The reference here is to an addendum to the report (.pdf) titled "Additional Views," in which Senators Pat Roberts, Christopher Bond, and Orrin Hatch grumble about a number of conclusions that Senate Democrats moved to exclude from the bipartisan report. The trouble with this effort at partisan point-scoring is that Roberts, Bond, and Hatch didn't simply pull that conclusion out of the air; though the Republican senators were frustrated that this finding wasn't emphasized in the "Conclusions" section, it was certainly included in the bipartisan report. (The relevant paragraphs of the bipartisan report can be found on page 39 -- page 4 of this .pdf under "B. Former Ambassador."):
Some CPD officials could not recall how the office decided to contact the former ambassador, however, interviews and documents provided to the Committee indicate that his wife, a CPD employee, suggested his name for the trip. The CPD reports officer told Committee staff that the former ambassador's wife "offered up his name" and a memorandum to the Deputy Chief of the CPD on February 12, 2002, from the former ambassador's wife says, "my husband has good relations with the PM [prime minister] and the former Minister of Mines (not to mention lots of French contacts), both of whom could possibly shed light on this sort of activity."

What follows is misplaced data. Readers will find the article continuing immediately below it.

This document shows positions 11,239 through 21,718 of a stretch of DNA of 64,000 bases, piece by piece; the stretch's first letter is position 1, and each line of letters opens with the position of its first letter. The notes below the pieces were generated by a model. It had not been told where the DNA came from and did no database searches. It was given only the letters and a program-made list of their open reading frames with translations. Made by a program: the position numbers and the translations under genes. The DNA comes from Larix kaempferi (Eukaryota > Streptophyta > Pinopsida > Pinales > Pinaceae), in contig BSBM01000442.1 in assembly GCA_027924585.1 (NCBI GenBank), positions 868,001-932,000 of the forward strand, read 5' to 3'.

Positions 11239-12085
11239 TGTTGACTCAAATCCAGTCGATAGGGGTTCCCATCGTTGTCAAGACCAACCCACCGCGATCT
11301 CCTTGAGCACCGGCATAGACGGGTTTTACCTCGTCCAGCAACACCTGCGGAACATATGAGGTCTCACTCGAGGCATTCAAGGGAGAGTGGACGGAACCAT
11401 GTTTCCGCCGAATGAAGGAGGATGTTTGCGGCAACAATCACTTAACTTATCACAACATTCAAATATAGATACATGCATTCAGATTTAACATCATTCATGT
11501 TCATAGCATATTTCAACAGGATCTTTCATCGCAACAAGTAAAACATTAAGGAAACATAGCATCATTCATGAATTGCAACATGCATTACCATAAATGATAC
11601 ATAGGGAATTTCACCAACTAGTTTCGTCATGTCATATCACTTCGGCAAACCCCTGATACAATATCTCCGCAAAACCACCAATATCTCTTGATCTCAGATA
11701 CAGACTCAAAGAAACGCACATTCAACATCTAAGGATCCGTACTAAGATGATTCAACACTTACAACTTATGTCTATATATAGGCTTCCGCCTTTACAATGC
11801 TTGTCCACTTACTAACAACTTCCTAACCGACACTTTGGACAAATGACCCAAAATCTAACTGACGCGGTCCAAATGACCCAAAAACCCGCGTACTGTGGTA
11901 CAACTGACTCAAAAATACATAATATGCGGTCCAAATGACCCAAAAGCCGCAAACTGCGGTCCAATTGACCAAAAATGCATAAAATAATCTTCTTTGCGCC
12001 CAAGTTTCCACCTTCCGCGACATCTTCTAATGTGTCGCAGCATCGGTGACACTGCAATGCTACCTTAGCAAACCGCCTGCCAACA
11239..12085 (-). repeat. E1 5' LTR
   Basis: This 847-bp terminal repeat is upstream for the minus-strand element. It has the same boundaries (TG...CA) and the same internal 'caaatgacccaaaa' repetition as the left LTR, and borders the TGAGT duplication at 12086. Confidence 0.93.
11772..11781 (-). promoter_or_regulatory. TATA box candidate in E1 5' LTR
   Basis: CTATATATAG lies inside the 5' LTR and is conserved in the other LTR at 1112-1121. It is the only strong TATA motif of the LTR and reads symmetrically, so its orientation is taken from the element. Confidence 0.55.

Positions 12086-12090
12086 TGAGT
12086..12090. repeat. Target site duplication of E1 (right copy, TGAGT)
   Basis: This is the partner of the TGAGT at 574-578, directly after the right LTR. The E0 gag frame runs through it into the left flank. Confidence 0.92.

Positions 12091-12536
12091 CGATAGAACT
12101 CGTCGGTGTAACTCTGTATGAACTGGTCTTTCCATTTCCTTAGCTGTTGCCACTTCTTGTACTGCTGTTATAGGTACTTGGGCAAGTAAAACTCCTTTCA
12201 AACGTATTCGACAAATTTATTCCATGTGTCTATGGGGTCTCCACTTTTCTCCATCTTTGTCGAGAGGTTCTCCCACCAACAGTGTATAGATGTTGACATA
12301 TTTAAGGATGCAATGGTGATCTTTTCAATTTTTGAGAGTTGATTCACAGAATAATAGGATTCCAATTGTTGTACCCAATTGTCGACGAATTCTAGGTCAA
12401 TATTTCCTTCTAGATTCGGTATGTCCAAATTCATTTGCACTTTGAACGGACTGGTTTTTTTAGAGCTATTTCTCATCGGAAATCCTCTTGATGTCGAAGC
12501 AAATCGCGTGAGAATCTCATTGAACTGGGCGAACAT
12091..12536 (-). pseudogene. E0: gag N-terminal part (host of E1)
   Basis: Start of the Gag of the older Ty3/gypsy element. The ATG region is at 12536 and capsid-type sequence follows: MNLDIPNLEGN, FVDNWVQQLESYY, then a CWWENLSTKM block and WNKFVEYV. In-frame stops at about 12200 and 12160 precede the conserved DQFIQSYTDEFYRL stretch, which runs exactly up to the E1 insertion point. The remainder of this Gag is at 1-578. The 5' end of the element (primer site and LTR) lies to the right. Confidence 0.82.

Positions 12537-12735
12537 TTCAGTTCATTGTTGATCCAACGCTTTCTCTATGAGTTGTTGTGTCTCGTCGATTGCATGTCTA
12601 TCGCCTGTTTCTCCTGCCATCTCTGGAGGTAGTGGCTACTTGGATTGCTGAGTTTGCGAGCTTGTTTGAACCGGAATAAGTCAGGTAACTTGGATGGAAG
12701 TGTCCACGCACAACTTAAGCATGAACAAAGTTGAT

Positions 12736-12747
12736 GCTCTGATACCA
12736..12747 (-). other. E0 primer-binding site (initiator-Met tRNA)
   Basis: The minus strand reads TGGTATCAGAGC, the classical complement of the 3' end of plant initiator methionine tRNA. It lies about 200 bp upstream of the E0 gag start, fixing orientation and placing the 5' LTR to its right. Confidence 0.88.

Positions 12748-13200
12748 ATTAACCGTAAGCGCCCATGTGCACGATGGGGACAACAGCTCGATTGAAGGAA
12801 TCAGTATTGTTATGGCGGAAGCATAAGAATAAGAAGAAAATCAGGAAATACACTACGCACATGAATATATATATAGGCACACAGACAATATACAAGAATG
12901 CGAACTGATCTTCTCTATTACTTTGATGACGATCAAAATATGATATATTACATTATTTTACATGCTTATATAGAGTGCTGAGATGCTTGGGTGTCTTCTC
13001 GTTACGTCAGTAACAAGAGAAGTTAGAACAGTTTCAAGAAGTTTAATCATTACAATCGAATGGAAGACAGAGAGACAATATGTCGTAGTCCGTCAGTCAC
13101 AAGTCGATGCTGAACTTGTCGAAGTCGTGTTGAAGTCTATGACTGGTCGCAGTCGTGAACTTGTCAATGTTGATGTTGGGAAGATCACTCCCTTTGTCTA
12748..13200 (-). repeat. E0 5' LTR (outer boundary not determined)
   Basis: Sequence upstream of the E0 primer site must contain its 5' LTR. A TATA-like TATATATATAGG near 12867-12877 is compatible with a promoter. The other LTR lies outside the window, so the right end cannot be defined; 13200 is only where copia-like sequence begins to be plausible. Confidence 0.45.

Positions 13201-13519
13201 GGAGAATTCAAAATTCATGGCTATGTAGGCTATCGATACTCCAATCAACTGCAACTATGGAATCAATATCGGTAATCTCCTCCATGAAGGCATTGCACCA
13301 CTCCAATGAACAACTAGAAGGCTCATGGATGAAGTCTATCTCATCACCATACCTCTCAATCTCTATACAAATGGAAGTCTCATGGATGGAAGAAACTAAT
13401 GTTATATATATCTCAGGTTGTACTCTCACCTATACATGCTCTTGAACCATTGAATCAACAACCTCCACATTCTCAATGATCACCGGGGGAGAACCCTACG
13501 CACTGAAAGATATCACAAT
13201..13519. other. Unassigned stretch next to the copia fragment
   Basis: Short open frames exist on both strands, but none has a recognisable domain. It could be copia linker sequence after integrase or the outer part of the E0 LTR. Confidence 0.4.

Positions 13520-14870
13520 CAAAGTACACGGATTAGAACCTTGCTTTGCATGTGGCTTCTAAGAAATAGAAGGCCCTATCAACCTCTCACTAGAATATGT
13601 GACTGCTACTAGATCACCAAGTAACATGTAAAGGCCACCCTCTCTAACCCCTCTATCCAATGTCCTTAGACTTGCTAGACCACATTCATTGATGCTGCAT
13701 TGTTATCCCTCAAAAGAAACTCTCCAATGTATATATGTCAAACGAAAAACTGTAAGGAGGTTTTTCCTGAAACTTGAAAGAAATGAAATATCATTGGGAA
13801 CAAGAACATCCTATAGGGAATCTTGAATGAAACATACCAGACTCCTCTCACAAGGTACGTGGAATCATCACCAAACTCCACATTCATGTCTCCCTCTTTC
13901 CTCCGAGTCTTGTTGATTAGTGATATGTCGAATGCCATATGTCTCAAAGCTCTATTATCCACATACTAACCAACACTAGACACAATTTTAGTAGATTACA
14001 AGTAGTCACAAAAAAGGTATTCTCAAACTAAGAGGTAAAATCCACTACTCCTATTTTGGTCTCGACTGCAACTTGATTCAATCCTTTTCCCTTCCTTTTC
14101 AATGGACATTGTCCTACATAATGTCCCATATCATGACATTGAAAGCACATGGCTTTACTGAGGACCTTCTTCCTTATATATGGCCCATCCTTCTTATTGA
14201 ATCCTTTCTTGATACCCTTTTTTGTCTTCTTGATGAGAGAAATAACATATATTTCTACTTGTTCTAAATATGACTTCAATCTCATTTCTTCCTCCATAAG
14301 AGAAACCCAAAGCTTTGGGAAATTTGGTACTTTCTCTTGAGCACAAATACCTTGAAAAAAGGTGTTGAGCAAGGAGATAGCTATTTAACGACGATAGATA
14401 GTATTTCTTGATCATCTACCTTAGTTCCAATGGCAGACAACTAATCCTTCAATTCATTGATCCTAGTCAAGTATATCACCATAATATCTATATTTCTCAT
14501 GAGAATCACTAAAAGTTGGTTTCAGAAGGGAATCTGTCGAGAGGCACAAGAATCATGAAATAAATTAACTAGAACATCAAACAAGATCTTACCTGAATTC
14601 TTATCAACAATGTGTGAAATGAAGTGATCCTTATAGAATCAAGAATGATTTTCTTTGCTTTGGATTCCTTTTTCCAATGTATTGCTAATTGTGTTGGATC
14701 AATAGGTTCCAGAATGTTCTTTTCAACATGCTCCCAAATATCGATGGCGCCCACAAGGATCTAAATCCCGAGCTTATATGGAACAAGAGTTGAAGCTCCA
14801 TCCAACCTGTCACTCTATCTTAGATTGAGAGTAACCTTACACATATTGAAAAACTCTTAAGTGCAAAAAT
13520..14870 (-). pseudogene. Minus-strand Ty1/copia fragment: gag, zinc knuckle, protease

Plame Wilson knows this; elsewhere in her testimony she disputed this part of the report. Here's more of her response to Lynch, in which she disputes the email evidence:
MS. PLAME WILSON: We went to my branch chief, or supervisor. My colleague suggested this idea, and my supervisor turned to me and said, "Well, when you go home this evening, would you be willing to speak to your husband, ask him to come into headquarters next week and we'll discuss the options? See if this -- what we could do." Of course. And as I was leaving, he asked me to draft a quick email to the chief of our Counterproliferation Division [CPD], letting him know that this was -- might happen. I said, "Of course," and it was that email, Congressman, that was taken out of context and -- a portion of which you see in the Senate Select Committee on Intelligence Report of July 2004 that makes it seem as though I had suggested or recommended him.